A tyranny of the righteous?

The subject of this piece has been brought to the front-burner by the recent drama surrounding an Abuja-based pastor and accusations of sexual offences from some members of his flock. Watching the testimony of two of the accusers is a troubling experience, as is the Jekyll and Hyde character of the ‘man of God’ himself that comes from watching a video clip where he ‘confesses’ that he was a cult leader in University, before he was ‘born again’.

There is a compelling necessity to drill down to the bottom of all this, determine if there is culpability, and what consequences, if any, should follow. Gathering evidence to prosecute ‘historical sexual offence’ is a daunting task for even the most sophisticated police forces in the world. For Nigeria’s much-derided Police, it may look like an insurmountable challenge, but it is one they would have to rise to. ‘Prosecution by media’, attractive as it may be, is not a real alternative, and does not give justice in the end to accused or victim. Everybody becomes a victim.

The following stories, hopefully, would help to illustrate, how the pursuit of a popular ‘righteous’ sentiment may lead ‘right-thinking’ citizens to persecute not just the offending principal, but anyone who dares to raise their head above the parapet in a dissentient stance.
Rugby is one of the most popular spectator sports in Australia. The country is a world leader in the game. One of the current super-stars of Australian rugby is a young man named Israel Folau. He plays for the Sydney-based New South Wales Waratahs, as well as the national team. As recently as last February he signed a contract extension with his club to play for them until 2022.

Like many people of his age, Folau is a regular user of social media. Some weeks ago, he placed a message on his Instagram page. It was, according to him, a quotation he got from the Bible. The message of his posting was simple. All ‘drunks, homosexuals, adulterers, liars, fornicators, thieves, atheists and idolaters’ would go to hell, unless they repented.

The post immediately went viral.

Then all hell was let loose.

He was spreading anti-gay sentiment, his critics screamed. He was guilty of anti-LGTQ+ hate-speech.

In short order, his employers – Rugby Australia, queried him and set up a Board of Enquiry to probe his conduct.

Folau was advised by friends to remove the post from his Instagram page and apologize for its content.

But he felt he had done nothing wrong in sharing his honest opinion.

Troubled, he had a conversation with his father.

The Polao family were devout ‘Born Again’ Christians. The Church they belonged to believed in a literal interpretation of the Bible and its strictures.
‘Don’t do it’, his father told him. ‘You’ll go to hell’.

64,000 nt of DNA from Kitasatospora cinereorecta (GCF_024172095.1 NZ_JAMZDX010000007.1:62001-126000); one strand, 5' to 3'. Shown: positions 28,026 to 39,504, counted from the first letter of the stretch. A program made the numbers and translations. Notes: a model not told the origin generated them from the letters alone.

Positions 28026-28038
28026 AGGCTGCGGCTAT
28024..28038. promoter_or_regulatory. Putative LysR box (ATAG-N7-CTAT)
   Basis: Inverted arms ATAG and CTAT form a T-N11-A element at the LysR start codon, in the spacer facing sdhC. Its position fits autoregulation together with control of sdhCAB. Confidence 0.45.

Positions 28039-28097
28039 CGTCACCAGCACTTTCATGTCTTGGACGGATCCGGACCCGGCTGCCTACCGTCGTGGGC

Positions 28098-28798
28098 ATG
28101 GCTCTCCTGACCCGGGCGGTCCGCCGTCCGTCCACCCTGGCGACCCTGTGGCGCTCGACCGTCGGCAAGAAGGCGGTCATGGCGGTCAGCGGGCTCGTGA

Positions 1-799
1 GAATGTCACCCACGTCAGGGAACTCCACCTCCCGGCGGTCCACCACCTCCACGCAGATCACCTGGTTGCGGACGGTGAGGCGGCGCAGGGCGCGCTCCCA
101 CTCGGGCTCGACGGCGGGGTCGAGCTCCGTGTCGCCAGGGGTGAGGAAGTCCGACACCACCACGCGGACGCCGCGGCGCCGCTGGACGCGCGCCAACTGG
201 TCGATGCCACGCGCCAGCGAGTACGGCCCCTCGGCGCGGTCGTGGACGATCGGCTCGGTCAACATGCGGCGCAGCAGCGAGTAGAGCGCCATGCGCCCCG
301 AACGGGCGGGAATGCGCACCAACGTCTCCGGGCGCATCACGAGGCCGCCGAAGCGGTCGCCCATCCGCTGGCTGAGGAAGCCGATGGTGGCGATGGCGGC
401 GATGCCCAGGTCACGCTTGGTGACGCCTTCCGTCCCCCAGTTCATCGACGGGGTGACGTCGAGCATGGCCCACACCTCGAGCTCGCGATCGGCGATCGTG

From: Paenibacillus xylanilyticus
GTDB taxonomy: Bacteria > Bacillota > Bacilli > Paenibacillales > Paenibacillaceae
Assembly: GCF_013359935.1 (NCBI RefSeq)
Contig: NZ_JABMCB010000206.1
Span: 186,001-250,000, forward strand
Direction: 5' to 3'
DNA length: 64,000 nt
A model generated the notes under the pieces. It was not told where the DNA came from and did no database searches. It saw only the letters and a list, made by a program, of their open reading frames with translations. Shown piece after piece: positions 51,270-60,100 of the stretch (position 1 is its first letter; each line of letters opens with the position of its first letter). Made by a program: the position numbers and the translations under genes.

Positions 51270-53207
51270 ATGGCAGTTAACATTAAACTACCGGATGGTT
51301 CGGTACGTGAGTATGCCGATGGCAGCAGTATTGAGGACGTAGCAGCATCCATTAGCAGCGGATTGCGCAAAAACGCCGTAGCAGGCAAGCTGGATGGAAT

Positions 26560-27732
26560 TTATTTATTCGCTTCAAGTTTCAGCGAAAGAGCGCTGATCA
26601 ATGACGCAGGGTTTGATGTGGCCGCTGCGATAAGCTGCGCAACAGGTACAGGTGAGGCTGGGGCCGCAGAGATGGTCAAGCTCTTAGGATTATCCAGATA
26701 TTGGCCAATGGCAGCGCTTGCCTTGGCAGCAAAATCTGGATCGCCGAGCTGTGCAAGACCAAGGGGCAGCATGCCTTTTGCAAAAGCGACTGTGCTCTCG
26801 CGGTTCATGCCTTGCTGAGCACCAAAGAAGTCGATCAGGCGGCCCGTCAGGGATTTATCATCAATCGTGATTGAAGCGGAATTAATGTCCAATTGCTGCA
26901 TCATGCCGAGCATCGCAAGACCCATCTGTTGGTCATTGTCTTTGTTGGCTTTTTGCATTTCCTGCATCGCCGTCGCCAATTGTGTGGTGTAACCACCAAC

With that admonition, the young man’s hands were tied, and his fate sealed.

The upshot is that Israel Polao’s playing contract with Rugby Australia has been terminated. His career, which appeared to be at its zenith, has come crashing down.

Though his employers averred they were only showing they abhorred discrimination based on sexual orientation, there was a strong suspicion that their action was based on the fear of a backlash from gay activists.

The questions then arose – was the expression of a religious belief that was probably shared by many ordinary people, even if they were in the minority, tantamount to ‘hate’? Should a promising career have been destroyed because authorities feared a backlash from activists?

Was this not a modern form of thought-control, even tyranny?

The second story concerns Ronald S Sullivan, a Professor of Law at Harvard University, and until recently the Faculty Dean of Winthrop House, one of the twelve Houses for undergraduate accommodation in that famous University. The Dean-ship is a position of considerable prestige, and Professor Sullivan is the first black scholar to have occupied it.

Sullivan is something of a liberal in his views. One particular pitch he is fond of making to his students is that even a ‘bad’ person deserves to be represented and defended by the Law. It is a notion that should be straight forward, but which can sometimes be emotionally troubling for people to accept. For instance, it might provide a justification for vigorously defending the legal rights of Adolf Hitler or a Colombian drug baron.

Professor Sullivan, unfortunately, is now in trouble with his employers. The trouble started when it was disclosed that he was on the legal defence team of Harvey Weinstein. Weinstein, remember, is the Hollywood mogul charged with several counts of rape involving some famous actresses. Weinstein has lost his job, and his company has collapsed, but he is yet to be convicted on any of the charges made against him. The Harvard students, however, influenced by the #MeToo movement, are incensed that one of their teachers could be standing up in court for a ‘rapist’. They have demanded his sack. Sullivan has now been sacked as Dean, though he remains a Professor at Harvard.

Many people would probably agree that the rights of homosexuals and the LGBTQ+ community need to be protected, although even that may be a controversial notion in Nigeria with its draconian anti-Homosexuality law. Many would agree that Harvey Weinstein is at least an exploiter of the female sex who took advantage of actresses on his ‘casting couch’.

For anyone who truly cares about human freedom, the fate that has befallen Israel Polao and Professor Sullivan should raise some troubling questions. There truly is an increasing tendency all over the world to public lynching, principally in the social media, and especially in ‘sexual’ matters, not just of alleged ‘culprits’ but anyone who raises a voice for caution and due process. This is not exactly evidence that the world is moving towards the just and caring society that everyone is striving for. Or is it, really?

 

Femi Olugbile